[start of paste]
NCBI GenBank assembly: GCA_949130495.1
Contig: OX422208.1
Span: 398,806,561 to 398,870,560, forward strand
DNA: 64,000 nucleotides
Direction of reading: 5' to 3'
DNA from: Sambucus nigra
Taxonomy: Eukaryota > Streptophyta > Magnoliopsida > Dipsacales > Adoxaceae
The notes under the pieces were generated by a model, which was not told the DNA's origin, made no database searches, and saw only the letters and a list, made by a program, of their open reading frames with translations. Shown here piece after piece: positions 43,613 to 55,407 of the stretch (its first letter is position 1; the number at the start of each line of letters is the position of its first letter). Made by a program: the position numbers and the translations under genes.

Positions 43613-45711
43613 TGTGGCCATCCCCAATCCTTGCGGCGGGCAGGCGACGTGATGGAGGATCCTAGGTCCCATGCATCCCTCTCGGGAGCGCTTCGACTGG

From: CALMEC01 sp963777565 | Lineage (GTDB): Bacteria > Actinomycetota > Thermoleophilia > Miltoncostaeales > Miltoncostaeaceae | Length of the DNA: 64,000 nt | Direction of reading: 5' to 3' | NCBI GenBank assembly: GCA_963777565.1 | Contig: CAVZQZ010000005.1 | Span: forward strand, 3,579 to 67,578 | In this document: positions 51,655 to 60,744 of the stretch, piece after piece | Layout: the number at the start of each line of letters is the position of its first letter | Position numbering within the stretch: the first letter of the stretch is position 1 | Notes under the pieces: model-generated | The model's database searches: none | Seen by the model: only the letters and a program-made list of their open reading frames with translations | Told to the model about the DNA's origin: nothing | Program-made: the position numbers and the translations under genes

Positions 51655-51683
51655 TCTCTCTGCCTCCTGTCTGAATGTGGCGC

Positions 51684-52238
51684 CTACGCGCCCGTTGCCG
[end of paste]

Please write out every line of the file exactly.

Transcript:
NCBI GenBank assembly: GCA_949130495.1
Contig: OX422208.1
Span: 398,806,561 to 398,870,560, forward strand
DNA: 64,000 nucleotides
Direction of reading: 5' to 3'
DNA from: Sambucus nigra
Taxonomy: Eukaryota > Streptophyta > Magnoliopsida > Dipsacales > Adoxaceae
The notes under the pieces were generated by a model, which was not told the DNA's origin, made no database searches, and saw only the letters and a list, made by a program, of their open reading frames with translations. Shown here piece after piece: positions 43,613 to 55,407 of the stretch (its first letter is position 1; the number at the start of each line of letters is the position of its first letter). Made by a program: the position numbers and the translations under genes.

Positions 43613-45711
43613 TGTGGCCATCCCCAATCCTTGCGGCGGGCAGGCGACGTGATGGAGGATCCTAGGTCCCATGCATCCCTCTCGGGAGCGCTTCGACTGG

From: CALMEC01 sp963777565 | Lineage (GTDB): Bacteria > Actinomycetota > Thermoleophilia > Miltoncostaeales > Miltoncostaeaceae | Length of the DNA: 64,000 nt | Direction of reading: 5' to 3' | NCBI GenBank assembly: GCA_963777565.1 | Contig: CAVZQZ010000005.1 | Span: forward strand, 3,579 to 67,578 | In this document: positions 51,655 to 60,744 of the stretch, piece after piece | Layout: the number at the start of each line of letters is the position of its first letter | Position numbering within the stretch: the first letter of the stretch is position 1 | Notes under the pieces: model-generated | The model's database searches: none | Seen by the model: only the letters and a program-made list of their open reading frames with translations | Told to the model about the DNA's origin: nothing | Program-made: the position numbers and the translations under genes

Positions 51655-51683
51655 TCTCTCTGCCTCCTGTCTGAATGTGGCGC

Positions 51684-52238
51684 CTACGCGCCCGTTGCCG